Ripples In The Golden Pond. Apple's recent honeymoon seems to be short-lived with reports of regulatory scrutiny coming from the Department of Justice and from the Federal Trade Commission on various grounds. The issues at hand: Adobe, music and videos as well as mobile ads.
Last week was indeed a turning point for Apple in many ways.
First, On May 26th, it officially became the biggest technology company, topping the Nasdaq with a $222 billion market capitalization, overtaking Microsoft and standing as number 2 of all U.S. companies right behind Exxon Mobil.
Second, it sold over 2 million iPads in less than 2 months.
So what's wrong ?
DOJ Inquires Into Alleged Music & Video Price-Fixing
According to Billboard, the DoJ is seeking information from major record labels and has spoken with "a number of digital music services" as part of an initial inquiry over the potential effect of iTunes' market dominance on pricing.
Amazon sparked Apple's ire when its Daily Deal service obtained from labels to release tracks on Monday, one day ahead of the Tuesday usual and official release, with a price tag of $3.99-$5.99 per album, versus the standard $9.99. It is alleged that Apple has since thrown its weight around, using its dominant position to prevent labels from participating.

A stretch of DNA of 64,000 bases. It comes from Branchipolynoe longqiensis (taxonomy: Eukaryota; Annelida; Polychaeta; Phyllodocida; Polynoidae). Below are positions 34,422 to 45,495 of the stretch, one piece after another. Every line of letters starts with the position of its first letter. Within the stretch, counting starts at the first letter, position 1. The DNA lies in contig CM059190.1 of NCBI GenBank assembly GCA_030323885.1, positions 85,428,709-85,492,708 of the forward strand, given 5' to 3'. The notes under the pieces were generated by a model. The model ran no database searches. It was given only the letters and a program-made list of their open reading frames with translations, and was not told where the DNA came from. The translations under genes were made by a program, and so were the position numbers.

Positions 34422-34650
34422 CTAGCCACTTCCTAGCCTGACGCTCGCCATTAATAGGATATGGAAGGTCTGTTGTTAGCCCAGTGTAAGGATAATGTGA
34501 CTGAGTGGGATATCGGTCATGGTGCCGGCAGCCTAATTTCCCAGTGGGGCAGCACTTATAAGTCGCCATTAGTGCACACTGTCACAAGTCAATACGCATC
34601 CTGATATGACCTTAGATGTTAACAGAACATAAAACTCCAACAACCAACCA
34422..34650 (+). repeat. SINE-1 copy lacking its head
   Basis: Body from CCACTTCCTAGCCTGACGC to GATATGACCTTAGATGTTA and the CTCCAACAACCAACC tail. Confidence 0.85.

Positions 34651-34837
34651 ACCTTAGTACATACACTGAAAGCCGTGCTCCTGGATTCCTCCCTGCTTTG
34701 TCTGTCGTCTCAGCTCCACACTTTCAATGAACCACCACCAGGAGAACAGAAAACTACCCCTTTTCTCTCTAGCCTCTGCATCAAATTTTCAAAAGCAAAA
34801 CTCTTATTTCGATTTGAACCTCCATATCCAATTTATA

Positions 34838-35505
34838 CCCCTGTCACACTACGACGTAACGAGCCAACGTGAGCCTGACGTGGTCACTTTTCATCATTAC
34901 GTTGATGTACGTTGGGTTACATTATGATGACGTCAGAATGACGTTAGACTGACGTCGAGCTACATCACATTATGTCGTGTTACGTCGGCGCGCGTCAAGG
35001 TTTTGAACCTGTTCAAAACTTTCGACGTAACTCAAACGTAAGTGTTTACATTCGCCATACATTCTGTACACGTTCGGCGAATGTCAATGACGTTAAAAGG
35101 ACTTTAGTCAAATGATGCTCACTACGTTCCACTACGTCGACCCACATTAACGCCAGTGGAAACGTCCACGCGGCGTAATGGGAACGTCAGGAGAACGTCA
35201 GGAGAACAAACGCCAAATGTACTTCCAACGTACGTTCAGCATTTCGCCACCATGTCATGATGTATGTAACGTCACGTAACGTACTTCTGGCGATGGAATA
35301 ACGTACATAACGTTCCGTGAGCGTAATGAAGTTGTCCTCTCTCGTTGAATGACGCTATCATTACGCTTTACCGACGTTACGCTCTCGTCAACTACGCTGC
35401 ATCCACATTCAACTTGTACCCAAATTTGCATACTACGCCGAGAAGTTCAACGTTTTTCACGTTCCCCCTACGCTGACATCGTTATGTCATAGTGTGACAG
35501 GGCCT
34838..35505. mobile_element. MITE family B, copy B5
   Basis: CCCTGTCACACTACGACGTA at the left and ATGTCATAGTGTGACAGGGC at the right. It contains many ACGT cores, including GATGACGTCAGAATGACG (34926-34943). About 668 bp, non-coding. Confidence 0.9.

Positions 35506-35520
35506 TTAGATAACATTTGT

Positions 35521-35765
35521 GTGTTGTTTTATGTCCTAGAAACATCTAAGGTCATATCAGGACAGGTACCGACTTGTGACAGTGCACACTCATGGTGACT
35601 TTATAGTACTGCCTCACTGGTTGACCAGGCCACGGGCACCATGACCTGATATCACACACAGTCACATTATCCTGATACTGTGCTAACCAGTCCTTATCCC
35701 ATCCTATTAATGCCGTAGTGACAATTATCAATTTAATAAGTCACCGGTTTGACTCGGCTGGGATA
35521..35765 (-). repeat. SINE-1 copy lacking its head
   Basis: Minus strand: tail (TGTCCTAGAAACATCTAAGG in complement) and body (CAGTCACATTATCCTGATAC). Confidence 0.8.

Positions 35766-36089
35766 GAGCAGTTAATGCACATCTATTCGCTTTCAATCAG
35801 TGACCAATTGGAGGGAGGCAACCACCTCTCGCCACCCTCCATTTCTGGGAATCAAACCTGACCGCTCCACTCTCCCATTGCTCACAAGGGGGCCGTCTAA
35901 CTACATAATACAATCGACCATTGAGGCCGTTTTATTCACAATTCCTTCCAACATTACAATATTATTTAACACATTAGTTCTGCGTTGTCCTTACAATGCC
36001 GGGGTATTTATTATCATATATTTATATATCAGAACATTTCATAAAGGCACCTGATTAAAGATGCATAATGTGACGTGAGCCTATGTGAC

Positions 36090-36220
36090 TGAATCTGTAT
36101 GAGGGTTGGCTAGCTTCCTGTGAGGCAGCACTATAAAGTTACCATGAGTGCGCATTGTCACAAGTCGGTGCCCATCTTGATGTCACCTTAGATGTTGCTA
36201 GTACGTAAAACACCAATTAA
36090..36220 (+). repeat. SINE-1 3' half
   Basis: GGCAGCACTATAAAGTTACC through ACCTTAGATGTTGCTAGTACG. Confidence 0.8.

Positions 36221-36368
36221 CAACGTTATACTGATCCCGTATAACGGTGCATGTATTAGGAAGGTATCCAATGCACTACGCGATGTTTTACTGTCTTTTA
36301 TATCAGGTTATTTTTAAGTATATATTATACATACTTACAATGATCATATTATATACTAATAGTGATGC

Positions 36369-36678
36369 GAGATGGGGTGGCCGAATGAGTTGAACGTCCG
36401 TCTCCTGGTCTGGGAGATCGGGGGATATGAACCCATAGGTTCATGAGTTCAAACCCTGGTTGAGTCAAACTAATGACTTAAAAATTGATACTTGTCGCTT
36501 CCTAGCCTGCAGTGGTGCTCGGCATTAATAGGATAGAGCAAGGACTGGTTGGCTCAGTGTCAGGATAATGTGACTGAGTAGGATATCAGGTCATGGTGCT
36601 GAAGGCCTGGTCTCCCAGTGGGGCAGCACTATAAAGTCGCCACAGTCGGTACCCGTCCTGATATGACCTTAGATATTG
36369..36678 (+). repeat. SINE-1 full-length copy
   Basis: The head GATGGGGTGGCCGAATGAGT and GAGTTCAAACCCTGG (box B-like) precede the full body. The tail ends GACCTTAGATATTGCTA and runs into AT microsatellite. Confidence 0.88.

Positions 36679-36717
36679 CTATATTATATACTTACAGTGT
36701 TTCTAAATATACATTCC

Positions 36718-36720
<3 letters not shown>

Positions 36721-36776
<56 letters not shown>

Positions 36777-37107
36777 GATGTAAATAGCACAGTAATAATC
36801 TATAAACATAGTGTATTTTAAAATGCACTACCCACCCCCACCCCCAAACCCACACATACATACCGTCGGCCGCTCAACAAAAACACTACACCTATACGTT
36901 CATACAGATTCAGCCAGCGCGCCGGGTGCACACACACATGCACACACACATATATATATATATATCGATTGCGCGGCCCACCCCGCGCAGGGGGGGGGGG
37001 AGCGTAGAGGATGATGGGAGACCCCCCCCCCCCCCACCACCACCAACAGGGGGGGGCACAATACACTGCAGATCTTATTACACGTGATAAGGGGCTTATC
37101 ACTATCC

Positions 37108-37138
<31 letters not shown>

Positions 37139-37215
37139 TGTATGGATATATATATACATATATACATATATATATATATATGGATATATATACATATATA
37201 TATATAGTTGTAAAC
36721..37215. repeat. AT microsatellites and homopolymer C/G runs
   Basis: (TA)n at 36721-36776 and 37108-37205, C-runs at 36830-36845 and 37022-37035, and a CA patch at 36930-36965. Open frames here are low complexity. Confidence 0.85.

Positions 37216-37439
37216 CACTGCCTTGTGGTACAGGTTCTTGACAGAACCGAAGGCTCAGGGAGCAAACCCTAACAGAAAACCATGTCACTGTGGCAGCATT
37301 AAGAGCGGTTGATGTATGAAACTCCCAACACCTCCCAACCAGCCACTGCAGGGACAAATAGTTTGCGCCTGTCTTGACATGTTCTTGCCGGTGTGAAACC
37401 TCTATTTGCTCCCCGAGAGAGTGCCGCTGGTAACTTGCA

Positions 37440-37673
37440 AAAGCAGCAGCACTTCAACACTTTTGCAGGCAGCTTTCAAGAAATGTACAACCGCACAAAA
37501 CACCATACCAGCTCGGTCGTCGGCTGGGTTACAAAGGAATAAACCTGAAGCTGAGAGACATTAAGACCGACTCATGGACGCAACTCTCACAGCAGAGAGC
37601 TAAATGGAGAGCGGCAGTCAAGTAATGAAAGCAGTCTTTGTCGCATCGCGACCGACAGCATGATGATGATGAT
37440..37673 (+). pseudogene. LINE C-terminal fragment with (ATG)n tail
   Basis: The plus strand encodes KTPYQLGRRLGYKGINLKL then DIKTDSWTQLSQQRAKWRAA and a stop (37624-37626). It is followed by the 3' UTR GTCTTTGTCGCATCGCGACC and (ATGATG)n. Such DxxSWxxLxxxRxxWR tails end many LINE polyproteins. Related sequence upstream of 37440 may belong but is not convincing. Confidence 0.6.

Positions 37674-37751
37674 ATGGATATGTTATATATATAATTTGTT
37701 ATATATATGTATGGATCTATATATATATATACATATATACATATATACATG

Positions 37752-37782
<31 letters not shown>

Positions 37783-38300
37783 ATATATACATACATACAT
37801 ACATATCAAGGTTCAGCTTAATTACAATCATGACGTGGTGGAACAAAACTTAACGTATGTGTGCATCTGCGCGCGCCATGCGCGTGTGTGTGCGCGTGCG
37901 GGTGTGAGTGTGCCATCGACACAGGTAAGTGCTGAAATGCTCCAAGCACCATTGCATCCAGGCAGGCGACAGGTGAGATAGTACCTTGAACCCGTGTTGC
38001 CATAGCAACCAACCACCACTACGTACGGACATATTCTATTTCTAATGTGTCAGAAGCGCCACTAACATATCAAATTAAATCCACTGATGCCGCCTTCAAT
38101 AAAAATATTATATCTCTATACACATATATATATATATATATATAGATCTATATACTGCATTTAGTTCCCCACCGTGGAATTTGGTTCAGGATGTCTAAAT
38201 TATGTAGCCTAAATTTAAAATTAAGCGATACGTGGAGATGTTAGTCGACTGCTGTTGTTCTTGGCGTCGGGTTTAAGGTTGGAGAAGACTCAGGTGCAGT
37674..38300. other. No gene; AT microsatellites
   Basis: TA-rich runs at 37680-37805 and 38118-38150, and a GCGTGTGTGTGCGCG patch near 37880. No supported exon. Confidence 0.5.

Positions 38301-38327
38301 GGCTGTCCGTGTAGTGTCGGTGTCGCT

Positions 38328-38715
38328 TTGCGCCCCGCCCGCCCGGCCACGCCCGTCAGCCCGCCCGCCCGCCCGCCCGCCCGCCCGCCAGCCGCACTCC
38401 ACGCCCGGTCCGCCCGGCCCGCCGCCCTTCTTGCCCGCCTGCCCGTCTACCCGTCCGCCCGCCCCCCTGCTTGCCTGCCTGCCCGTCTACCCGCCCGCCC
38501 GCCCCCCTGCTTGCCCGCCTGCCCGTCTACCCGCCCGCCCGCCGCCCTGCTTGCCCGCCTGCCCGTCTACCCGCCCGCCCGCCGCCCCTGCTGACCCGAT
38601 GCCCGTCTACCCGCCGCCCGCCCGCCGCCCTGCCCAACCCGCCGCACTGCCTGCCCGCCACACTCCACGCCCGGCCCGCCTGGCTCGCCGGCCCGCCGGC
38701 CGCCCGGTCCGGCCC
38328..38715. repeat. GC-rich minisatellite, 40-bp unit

DOJ Probes Apple's Adobe Stance
Apple also is facing another inquiry over its third-party developers policy, following the company's much-publicized Adobe stance, confirming our post back on May 3rd.
Citing sources close to the matter, The New York Post indeed reports that the DoJ is talking to the media and technology majors on that matter.
"The [Justice Dept.] is doing outreach," the Post quoted one Hollywood industry source as saying. "You can't dictate terms to the industry. The Adobe thing is just inviting the wrath of everybody."
And that's not all...
FTC Set To Poke Into Apple's Mobile Ad Activity
Last but not least, as reported by our sister company ClickZ regulators are ready to look into launching "an investigation into Apple's activity in the mobile advertising space", citing a lawyer involved with the Federal Trade Commission's recent investigation into Google's acquisition of AdMob.
Same as for Adobe. Apple is thought to de facto have excluded third-party app developers, forcing advertisers to "use Apple's proprietary iAd product to reach consumers through apps on the iPhone, iPod Touch, and the iPad".
Smokescreen: The Anti-Scrutiny App ?
It may sound like a joke but this startup called Smokescreen may well have what we did call an "anti-scrutiny app" in our headline Steve Jobs May Need Anti-Scrutiny App As Spat vs Adobe Backlashes . Their app enables the running of flash on iPads and iPhones. Not sure it's going to give redemption to Apple but it's well worth taking a look at!
Watch the demo here:
So in the face of such scrutiny, let us know how you think Apple will face the music... and dance?